"There should be little question that a President Trump would be more receptive to a congressional proposal to delay or phase in the new salary level," said Alfred Robinson Jr., an attorney with Ogletree Deakins in Washington, D.C., and former acting administrator of the Wage and Hour Division. "This final rule, which more than doubles the salary-level test, continues to create challenges for employers that would welcome relief or a reprieve."

"The triennial updating is likely to fail in the pending litigation, and that provision does not present a threat to employers until late 2019 anyway," said Paul DeCamp, an attorney with Jackson Lewis in Reston, Va., and former administrator of the Wage and Hour Division.

Another possibility: The Trump administration could direct the Department of Labor to withdraw the rule, which would require notice-and-comment rulemaking, noted Jeffrey Brecher, an attorney with Jackson Lewis in the firm's Long Island, N.Y., office. Or the administration might go through notice-and-comment rulemaking to do away with the automatic increase, if congressional and legal challenges of it fail.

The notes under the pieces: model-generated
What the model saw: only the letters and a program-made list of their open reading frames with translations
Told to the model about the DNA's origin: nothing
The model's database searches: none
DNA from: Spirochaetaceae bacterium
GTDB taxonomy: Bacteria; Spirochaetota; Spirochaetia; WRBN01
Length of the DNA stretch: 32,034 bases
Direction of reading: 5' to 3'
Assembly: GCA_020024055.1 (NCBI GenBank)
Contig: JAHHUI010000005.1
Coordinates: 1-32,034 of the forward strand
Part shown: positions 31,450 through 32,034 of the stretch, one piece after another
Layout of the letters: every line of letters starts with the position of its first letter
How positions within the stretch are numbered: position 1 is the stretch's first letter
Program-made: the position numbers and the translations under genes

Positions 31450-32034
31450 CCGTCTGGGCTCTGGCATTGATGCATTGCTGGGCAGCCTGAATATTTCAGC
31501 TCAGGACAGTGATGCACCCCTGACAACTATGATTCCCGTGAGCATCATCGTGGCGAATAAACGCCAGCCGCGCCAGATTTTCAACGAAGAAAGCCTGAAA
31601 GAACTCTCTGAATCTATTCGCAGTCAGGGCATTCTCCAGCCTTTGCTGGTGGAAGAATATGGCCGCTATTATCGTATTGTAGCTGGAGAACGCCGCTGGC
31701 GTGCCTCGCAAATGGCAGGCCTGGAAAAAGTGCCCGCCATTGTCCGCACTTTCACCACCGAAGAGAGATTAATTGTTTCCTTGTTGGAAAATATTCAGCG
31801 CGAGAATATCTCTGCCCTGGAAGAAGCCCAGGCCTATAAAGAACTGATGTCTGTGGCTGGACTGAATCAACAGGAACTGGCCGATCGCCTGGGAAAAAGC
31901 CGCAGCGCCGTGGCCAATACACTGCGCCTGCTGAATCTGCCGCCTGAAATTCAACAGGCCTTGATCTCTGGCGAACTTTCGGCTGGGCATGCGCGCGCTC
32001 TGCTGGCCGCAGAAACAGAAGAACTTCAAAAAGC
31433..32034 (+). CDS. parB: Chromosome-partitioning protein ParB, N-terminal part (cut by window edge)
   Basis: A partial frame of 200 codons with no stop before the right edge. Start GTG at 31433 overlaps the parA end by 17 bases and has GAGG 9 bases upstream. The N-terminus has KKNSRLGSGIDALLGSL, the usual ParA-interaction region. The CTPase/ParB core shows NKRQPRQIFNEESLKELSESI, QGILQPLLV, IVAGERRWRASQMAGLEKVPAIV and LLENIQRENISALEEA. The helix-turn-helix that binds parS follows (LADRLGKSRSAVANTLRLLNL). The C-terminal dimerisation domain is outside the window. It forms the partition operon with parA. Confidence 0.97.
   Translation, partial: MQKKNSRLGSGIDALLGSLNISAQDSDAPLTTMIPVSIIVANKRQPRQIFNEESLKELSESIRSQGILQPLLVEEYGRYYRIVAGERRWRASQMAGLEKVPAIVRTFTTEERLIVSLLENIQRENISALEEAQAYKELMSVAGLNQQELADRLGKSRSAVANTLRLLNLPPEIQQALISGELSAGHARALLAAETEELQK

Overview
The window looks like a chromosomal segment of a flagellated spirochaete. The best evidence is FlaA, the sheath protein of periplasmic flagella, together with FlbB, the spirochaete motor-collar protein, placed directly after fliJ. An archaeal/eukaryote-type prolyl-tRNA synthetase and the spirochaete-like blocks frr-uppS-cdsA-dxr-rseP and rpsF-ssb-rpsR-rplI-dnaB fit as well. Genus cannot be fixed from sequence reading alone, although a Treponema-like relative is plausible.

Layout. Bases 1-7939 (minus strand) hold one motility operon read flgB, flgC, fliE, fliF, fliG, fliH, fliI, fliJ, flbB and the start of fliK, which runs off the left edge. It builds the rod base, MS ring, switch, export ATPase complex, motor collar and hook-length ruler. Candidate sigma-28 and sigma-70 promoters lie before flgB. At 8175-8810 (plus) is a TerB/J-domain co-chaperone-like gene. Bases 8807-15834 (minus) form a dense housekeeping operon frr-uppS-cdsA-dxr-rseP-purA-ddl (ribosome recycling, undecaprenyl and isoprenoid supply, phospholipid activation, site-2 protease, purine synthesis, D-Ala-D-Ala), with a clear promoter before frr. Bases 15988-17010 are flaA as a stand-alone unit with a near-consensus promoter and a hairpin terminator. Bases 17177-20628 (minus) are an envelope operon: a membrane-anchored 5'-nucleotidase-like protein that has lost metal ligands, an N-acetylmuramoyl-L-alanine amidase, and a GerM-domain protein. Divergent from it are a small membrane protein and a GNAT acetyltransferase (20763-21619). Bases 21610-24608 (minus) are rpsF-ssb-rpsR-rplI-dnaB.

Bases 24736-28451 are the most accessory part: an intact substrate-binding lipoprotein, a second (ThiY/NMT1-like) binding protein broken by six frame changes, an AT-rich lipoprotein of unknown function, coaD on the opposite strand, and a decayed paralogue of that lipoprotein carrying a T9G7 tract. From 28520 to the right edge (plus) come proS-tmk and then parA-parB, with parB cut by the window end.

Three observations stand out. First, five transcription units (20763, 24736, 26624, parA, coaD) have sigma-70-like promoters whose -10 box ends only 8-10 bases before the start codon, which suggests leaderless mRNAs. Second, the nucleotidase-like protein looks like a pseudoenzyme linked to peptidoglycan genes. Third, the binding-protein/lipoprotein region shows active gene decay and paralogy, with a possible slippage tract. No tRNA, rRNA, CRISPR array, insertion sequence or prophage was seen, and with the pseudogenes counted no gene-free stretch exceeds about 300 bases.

Full Compliance

Although Trump and Congress could act swiftly together to limit the rule's impact, "The notice-and comment process would take many months, if not years, so employers shouldn't expect immediate relief from the rule. They should instead continue their plans for complying with the new rule," Glasgow said.

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U.S. Presidential Election Coverage

For more information about Donald Trump's workplace policies and how they effect HR professionals, check out the SHRM resources provided below: